Facilitating meetings

Good meetings are vital for the group to feel empowered and motivated. If meetings are ineffective and too long, they can drain the participant’s energy, and make them feel tired, confused or go round in circles. A successful meeting will ideally give rise to new ideas, boost involvement and produce tangible results. This may be challenging and depend on many circumstances, but following a few rules and guidelines will help you to become aware of any given issues before things go astray. 

Make sure the meeting is announced in advance and that you have a clear agenda of what should be discussed and achieved during the meeting. If there are important things to be discussed, people should be well informed in advance. Leave some space in the agenda for new subjects and ideas. If possible assign roles beforehand: there should at least be a facilitator and note-taker throughout the meeting, a timekeeper can also be useful. Sort the different points according to urgency/priority and try to estimate how much time you will need for each point. Matters requiring discussion and decisions need more time, so it is useful to share as much information as possible before the meeting and be ready to present the subject matter in a concise form before the discussion.

The facilitator plays a key role during the meeting. While most people will concentrate on the content of the things being dis-cussed the facilitator’s role is to take care of the process, that is to keep track of time (it’s easier to have a separate timekeeper!), make sure the meeting is inclusive (this can be the task of a separate person too) and that everyone is sticking to the subject. The facilitator should also structure the discussion and lead it towards conclusions and decisions. Some key things for the facilitator to keep in mind are:

• Agree on communication rules and make sure no-one breaks them.

• Keep an eye on the aim of the meeting or agenda point and try not lose time by diverging too much from the subject.

• Keep as many people involved as possible, don’t let the same people speak all the time.

• Listen carefully to the different voices, clarify them and give structure to the discussion.

• Be careful not to fill silences (sometimes people need time to think, or to prepare to speak)

Another important role is that of the note-taker. Meeting memos should be available to everyone and well structured. No-one likes to read lengthy notes of everything everyone has said, so focus on getting down the decisions taken as well as the proposals, challenges and actions planned. Every meeting should conclude with the next steps to be taken: what, who, and when. The notes should be available to other participants to verify or correct if needed.

In the case of online meetings you need to take care of additional things.

• Test the system in advance. Whichever tools you decide to use make sure you know exactly how they work and reserve time to explain them to other participants.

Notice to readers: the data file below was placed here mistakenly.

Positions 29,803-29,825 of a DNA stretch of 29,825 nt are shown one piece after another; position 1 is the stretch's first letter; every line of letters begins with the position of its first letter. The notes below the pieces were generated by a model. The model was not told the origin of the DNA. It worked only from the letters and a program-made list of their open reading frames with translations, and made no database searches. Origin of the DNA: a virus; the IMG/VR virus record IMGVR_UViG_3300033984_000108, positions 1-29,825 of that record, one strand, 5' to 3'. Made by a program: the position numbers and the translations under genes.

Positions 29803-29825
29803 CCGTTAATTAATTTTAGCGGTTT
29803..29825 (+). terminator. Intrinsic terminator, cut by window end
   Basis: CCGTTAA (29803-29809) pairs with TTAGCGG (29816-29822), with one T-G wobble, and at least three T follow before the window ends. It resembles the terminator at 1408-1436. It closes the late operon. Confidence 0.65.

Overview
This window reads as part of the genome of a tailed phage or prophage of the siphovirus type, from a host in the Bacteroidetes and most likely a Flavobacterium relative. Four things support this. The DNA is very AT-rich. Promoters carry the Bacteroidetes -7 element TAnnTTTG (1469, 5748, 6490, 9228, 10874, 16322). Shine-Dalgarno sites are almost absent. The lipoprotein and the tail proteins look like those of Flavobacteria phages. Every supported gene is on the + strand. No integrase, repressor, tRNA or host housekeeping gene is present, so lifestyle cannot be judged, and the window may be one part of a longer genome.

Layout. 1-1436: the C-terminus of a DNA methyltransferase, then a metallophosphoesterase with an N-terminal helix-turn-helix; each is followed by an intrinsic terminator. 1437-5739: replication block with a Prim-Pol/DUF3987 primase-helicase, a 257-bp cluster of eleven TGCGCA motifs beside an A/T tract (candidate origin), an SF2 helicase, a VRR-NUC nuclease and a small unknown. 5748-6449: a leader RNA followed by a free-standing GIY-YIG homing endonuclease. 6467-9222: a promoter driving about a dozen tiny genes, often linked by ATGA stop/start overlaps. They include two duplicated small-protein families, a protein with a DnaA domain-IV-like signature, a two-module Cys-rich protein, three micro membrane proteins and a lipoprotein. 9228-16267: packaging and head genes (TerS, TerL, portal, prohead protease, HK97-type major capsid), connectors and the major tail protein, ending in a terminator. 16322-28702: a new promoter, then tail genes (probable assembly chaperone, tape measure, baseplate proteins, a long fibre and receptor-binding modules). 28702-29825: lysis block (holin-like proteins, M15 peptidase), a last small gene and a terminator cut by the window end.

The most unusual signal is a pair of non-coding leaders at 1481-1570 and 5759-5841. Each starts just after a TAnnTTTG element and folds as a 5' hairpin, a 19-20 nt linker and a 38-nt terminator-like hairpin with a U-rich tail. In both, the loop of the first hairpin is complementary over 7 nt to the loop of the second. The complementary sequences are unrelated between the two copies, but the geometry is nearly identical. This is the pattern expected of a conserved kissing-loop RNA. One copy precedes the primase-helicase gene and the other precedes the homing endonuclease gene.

• Teach everyone to use the “mute” function when they’re not speaking and use microphones for better sound quality.

• Be verbal about whatever is happening during the meeting and who’s turn it is to speak. During online meetings eye contact and body language are very limited.

• Prepare and use collaborative online tools to enhance participation and diversify methods.

Further reading and resources:

Facilitator’s Guide to Participatory Decision-Making, Sam Kaner with Lenny Lind, Catherine Toldi, Sarah Fisk and Duane Berger, Jossey-Bass, 2007, ISBN:978-0-7879-8266-9

seedsforchange.org.uk/meeting and seedsforchange.org.uk/facilitationmeeting – hands-on guides to conducting effective meetings and facilitation.

www.kialo.com – online tool for structuring complex discussions. Can beused to prepare ground before taking a decision or before a strategic meeting.

Giving and Receiving Feedback

Building and maintaining healthy relations within the project, especially within teams and working groups requires the skills to communicate both positive and negative things, the ability to address emotional states and work out constructive solutions. Regularly giving and receiving feedback is a great way to evaluate activities, keeping up-to-date with co-workers and resolving tensions before they develop into arguments and conflicts.

There are however a few things to keep in mind for the feedback to work as intended.

• First of all choose the right moment. The person you are addressing should be ready and willing to receive feedback and not overworked, very tired, distressed, etc.

• Be honest and specific, present your point of view and express how the aspects mentioned have affected you.

• Remember to only address actions and behaviour, not the personality of the receiving person. It is much easier and useful to agree on something that could have been done differently than to quarrel about how someone is or isn’t.

• Get the person involved: ask how they see the issue and encourage him or her to propose a solution.

• Make sure the feedback is constructive and useful for the person concerned.

• Don’t focus solely on the negative parts of the situation, make sure to mention what you appreciate. 

It is just as important to know how to give feedback as well as receive it. Receiving feedback can also give you hints on the kind of things you should avoid when giving feedback yourself. When you are on the receiving end, remember to listen attentively to everything that is being said. Don’t interrupt (verbally and non-verbally), and don’t get defensive. Consider the information to be the sole opinion of another person and an important source of information. The act of receiving feedback is sometimes difficult, but it is a good way to learn and develop.

Further reading:

https://seedsforchange.org.uk/feedback – short, handy guide on giving and receiving feedback.

Last modified: Wednesday, 28 April 2021, 12:44 PM